The second thing is that this 30 minute injects only once, but if I understand your original post correctly you want it to turn the solenoid on, wait 20 minutes, then inject 10 times, once a minute for each measurement, and then finally close the solenoid after the 10th test. Is that right?

Finally, these checks are only looking for msg.payload[0], which could be “301”, but if there is a “302” in msg.payload[1] do you need to queue that up to run next? or will the “301” entry be knocked off the dataset when the test is complete, moving “302” up to payload[0]?
How you choose to handle the array will change your flow a bit.

My lack of knowledge really shows here…I assumed != meant “not equal to”. I was trying to define the logic for path 2 by saying “if the value is NOT equal to 301, then go to path 2”.

Re: the injection and timing rules, yes, I originally stated that the SQL query would be run every 30 minutes, but now I do not believe that is the correct approach. Better would be to inject once, open solenoid 301 (or 302 or whatever gets returned first by the query), wait 20 minutes, take 10 readings via XML (once per minute), then close the solenoid valve. Then move onto the next value returned by the SQL query (302 or 302 or whatever gets returned second), and do the same set of operations. The “301” would get knocked off the dataset when the test is complete and move to the next one in the dataset.

Sorry for the confusion.

You’re right about != being ‘not equal to’, it’s just the data types that might cause an issue. You can confirm the data type by the icon that says 0..9 or a..z:

For the rest of the flow I think you’re on the right track, you just have make sure you’re turning the pins back off after the test, and that you make the 10 separate requests for the XML data. I would personally do that with a function node, which requires some more advanced JavaScript. It could be done with a series of nodes instead, but I think it’s worth trying out the function node.

The main thing is creating a sleep function that is called in an asynchronous function to get the correct timing within the flow – the reasons for this are not super critical, the important part is the body of code in the 10-iteration loop under “readValve()” which will trigger 10 separate HTTP requests, each 60 seconds apart.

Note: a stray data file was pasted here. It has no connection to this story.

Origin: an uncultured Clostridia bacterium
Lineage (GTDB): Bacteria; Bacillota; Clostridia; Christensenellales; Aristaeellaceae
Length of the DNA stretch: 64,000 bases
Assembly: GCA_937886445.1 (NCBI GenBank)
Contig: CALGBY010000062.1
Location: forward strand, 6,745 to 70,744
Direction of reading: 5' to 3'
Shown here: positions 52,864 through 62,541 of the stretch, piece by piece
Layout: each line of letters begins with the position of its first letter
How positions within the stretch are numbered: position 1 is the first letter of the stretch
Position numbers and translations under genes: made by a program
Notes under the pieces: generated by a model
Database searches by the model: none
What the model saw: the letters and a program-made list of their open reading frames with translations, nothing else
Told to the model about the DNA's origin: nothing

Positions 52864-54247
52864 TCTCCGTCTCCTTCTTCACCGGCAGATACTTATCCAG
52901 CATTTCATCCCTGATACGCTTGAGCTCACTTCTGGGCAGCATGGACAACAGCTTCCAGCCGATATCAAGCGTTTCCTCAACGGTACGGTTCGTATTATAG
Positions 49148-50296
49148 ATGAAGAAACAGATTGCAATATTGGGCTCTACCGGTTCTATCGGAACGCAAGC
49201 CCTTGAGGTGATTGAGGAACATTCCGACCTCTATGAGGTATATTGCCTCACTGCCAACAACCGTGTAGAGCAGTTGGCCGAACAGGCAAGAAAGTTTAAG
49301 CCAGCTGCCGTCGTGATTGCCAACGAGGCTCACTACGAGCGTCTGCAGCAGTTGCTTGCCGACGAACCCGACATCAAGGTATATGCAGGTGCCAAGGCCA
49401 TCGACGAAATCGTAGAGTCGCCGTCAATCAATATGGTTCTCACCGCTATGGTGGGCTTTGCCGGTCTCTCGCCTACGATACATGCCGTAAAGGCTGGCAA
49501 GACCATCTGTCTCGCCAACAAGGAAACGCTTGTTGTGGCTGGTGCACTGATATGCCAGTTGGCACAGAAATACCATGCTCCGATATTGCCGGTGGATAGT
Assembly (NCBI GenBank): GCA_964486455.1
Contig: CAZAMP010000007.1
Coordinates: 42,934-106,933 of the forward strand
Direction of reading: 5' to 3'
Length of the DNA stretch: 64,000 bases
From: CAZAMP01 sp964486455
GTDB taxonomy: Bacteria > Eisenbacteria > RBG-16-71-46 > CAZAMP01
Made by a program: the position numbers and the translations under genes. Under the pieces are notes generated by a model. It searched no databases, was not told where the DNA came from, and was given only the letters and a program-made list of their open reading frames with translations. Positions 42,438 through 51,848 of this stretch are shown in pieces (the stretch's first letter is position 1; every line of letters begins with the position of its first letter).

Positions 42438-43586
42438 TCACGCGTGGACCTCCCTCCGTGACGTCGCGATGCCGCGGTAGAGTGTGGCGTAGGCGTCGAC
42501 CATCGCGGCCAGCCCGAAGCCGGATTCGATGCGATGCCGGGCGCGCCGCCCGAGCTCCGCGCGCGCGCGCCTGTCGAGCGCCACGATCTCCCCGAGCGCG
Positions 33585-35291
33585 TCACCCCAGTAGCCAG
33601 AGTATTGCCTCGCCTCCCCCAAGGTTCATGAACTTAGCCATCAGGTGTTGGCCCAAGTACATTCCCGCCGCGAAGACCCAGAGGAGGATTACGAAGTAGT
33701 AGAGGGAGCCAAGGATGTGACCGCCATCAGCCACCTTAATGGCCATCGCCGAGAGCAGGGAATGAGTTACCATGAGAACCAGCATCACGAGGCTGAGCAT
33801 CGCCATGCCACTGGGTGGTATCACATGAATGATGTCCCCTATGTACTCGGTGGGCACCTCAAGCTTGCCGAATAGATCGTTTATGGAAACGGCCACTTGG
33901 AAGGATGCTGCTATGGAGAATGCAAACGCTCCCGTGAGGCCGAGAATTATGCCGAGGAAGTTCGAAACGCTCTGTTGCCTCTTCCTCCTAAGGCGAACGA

How does this look to you?

function sleep(ms) {
  return new Promise(resolve => setTimeout(resolve, ms));

// send out the payload 10 times with 1 minute delay between messages:
async function readValve() {
    for (i = 0; i < 10; i++) {
        await sleep(60000); // delay 60sec


I would use this “readValve” code along with delay nodes to turn your pins on and off to get the functionality you’re looking for. You would of course use Raspberry Pi nodes instead of PAC control nodes, but here’s a basic example to show the logic I have in mind…

Thanks. I totally missed the number vs string (one has to admit that text it quite small).

I am going to go ahead and order up the Pi carrier board and some Snap IO modules to open/close the solenoids. In the meantime, I have connected the analog capture device and placed on our network and will play around with the XML retrieve tomorrow.

No worries, it is very small and easy to miss – I have to double check it all the time, but it really helps to keep things running smoothly.

Also, you may already be using them, but some extra resources I use a lot are the Node-RED forums and w3schools. I almost always have tabs open for those sites – they might come in handy for you as well.

Best of luck with the XML!

XML is working perfectly using the flow shown below. In case it helps anyone, I had to change the debug node to msg.payload.datavalues.input1state[0] to obtain the one value that I care about.

Circling back to this thread from a few months ago…

In your mock-up example, you used PAC Control nodes which have both input and output wire connections, whereas the Raspberry Pi gpio nodes have only INPUT or only OUTPUT, but not both. Is there a workaround that I can use to mimic your example?
Screenshot 2020-04-17 at 4.55.37 AM
Screenshot 2020-04-17 at 4.59.29 AM

You could try installing and using these nodes;

They have an input and output connector on the inputs and then for the outputs you just put them after the database node rather than before.